“Local people are best suited to make planning decisions in our towns and villages, and I am very glad that Greg Clark has backed up the informed decision West Lindsey’s planning committee came to.”
“We can’t have energy companies with deep resources intimidating locals through long, drawn-out appeals processes. The Secretary of State has used the powers granted to him under the law to determine the course of this application himself, and quite rightly decided in favour of local residents.”
The proposal called for the construction of a single 102 metre tall wind turbine on land west of Moor Lane in Caistor. Sir Edward supported local residents who pointed out the negative effect the turbine would have on the Caistor Conservation Area as well as the Lincolnshire Wolds Area of Outstanding Natural Beauty.
Sir Edward Leigh, the Conservative Member of Parliament for Gainsborough, has welcomed Lincolnshire County Council’s announcement that they will not be destroying the yew hedge at Burton in his constituency.
The 136-year-old yew hedge was facing destruction on the orders of the County Council, a decision which provoked a public outcry, including the lodging of an online petition and Sir Edward’s letter asking the authorities to reconsider.
In response, Lincolnshire County Council have announced they are merely requiring the hedge to be trimmed back to clear about three-and-a-quarter feet to ensure a more usable space is available to foot traffic.
Sir Edward Leigh, the Conservative MP for Gainsborough, has expressed his opposition to developers’ plans to build thirty-three new homes in Scothern.
Writing to West Lindsey District Council, the MP of over thirty years’ service in the House of Commons noted that the infrastructure and amenities in Scothern are insufficient to suitably bear this kind of rapid expansion.
“We are blessed with highly liveable towns and villages here in Lincolnshire,” Sir Edward said, “but we must be careful to ensure all further development is in line with both local desires and infrastructure capabilities.”
“This proposal in Scothern is too much, too quickly, and will only put further strain on our health resources, as well as our roads and buses.”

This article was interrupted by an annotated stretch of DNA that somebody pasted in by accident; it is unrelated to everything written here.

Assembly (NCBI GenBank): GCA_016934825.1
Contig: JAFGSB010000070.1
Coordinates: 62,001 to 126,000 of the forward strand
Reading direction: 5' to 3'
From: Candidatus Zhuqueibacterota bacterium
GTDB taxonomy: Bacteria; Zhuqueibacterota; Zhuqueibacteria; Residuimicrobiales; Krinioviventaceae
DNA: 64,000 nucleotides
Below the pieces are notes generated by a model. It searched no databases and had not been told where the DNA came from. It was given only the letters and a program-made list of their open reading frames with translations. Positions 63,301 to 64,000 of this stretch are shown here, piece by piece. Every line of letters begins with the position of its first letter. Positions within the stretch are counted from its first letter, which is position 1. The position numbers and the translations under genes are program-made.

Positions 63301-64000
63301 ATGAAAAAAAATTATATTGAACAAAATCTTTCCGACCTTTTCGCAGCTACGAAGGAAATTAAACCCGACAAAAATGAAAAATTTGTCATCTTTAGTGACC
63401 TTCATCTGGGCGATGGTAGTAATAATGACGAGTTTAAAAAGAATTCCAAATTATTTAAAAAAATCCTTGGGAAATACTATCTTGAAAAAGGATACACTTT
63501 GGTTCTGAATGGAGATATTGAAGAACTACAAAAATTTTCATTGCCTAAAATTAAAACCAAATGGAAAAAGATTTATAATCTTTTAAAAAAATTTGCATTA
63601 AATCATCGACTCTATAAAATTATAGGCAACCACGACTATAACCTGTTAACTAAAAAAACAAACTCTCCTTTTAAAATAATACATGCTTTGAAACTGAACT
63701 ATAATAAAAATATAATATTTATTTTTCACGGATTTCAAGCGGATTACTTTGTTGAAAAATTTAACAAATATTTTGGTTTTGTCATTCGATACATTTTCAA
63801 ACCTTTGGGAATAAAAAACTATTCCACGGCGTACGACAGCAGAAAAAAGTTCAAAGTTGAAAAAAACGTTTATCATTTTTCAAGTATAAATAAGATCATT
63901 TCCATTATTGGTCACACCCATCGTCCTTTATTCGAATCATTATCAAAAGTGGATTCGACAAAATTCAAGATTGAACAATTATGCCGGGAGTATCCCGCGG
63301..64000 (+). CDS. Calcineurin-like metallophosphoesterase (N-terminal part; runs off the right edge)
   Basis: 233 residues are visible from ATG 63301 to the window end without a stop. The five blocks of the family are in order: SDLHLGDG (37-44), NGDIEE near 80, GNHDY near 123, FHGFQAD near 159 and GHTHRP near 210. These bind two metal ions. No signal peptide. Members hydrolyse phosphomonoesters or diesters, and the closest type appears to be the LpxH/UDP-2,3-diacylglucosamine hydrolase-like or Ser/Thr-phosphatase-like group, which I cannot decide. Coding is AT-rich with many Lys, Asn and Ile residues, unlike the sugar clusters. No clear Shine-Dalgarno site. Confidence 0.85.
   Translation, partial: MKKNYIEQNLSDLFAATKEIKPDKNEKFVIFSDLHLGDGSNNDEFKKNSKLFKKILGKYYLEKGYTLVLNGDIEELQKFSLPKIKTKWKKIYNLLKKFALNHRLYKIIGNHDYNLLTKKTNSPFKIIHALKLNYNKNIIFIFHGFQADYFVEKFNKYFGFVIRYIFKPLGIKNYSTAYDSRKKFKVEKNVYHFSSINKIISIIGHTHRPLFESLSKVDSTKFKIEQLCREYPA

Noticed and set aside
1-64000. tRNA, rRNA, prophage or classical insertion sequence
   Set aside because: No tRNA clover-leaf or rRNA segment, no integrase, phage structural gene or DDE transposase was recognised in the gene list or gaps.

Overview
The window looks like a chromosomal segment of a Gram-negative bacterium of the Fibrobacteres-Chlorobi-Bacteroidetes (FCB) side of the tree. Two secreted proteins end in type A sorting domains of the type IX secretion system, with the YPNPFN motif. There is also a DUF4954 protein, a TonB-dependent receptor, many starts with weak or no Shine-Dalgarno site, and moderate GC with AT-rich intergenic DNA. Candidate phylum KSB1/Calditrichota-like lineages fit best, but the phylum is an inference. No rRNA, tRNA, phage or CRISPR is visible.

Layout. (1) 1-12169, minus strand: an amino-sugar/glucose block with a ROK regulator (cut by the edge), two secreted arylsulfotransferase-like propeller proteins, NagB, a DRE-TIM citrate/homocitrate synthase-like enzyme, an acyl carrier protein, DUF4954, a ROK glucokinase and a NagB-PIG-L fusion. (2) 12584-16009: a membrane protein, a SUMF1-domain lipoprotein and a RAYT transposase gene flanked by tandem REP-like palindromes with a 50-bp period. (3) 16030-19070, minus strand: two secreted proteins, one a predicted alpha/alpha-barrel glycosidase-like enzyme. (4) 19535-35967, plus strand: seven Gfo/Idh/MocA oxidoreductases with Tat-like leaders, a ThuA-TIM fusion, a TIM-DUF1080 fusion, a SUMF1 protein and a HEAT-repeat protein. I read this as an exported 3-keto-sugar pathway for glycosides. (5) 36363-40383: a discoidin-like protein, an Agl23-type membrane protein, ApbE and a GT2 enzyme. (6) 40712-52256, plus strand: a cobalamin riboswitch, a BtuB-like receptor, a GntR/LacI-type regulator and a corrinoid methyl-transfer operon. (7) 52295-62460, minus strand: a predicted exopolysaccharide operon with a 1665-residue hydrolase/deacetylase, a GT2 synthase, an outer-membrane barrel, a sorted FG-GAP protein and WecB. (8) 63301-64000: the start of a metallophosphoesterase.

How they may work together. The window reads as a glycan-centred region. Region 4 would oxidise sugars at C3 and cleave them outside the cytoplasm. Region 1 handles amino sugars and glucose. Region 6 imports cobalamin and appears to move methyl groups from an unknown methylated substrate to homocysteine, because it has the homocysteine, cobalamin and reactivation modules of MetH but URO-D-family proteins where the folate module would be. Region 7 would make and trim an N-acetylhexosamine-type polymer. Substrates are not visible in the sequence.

Sir Edward Leigh, the Conservative Member of Parliament for Gainsborough, has welcomed the concessions on local government funding announced on Monday 8 February.
“I have been shouting from the rooftops on behalf of our taxpayers and local councillors,” the MP said. “I’ve written to the Secretary of State, pointed out in debates, and raised at question times the disgraceful disparity in cuts between rural and urban areas.”
“I’m very pleased that we have made our voices heard. The Government is listening to rural taxpayers and these concessions go a long way towards closing that gap.”
In a statement to the Commons, DCLG Secretary of State Greg Clark MP announced that the Rural Services Delivery Grant would be increased fivefold from £15.5 million this year to £80.5 million in 2016/17.
“With an extra £32.7 million available to rural councils through the transitional grant I have described,” the Secretary of State told MPs, “this is £93.2 million of increased funding compared to the Provisional Settlement available to rural areas.”
“Significantly,” Mr Clark continued, “this proposal ensures no deterioration in government funding of rural areas compared to urban areas for the year of this statutory settlement.”
Sir Edward Leigh, the Conservative Member of Parliament for Gainsborough, has condemned Whitehall’s plans for local government funding as “unfair” to rural authorities. Speaking in a Commons debate, Sir Edward noted that the proposed Local Government Funding Settlement would, on a per person basis, be cut by 31% for West Lindsey District Council while an urban council like Wolverhampton would only face an 18.6% reduction.
“I accept that cuts have to be made,” Sir Edward told his fellow MPs, but “local government has delivered broadly the same service over the last five years despite having to face considerable cuts.”
“I have worked alongside Lincolnshire County Council and West Lindsey District Council for decades, and they are not spendthrifts,” the MP continued. “They know the needs of our people far more than anyone in Whitehall does. We have already give up much of our invaluable network of local libraries, and got rid of our magistrate’s courts, and our police stations. How much more does Whitehall really expect that rural England can take?”
Pointing out that rural authorities like Lincolnshire include “real areas of deprivation” the MP of thirty years’ service in the Commons said it was “totally unacceptable” that “we are not bearing the burden equally.”
The Local Government Finance Settlement, Sir Edward said, was “totally unfair to the rural taxpayer and our rural authorities” and that it “must be revisited.”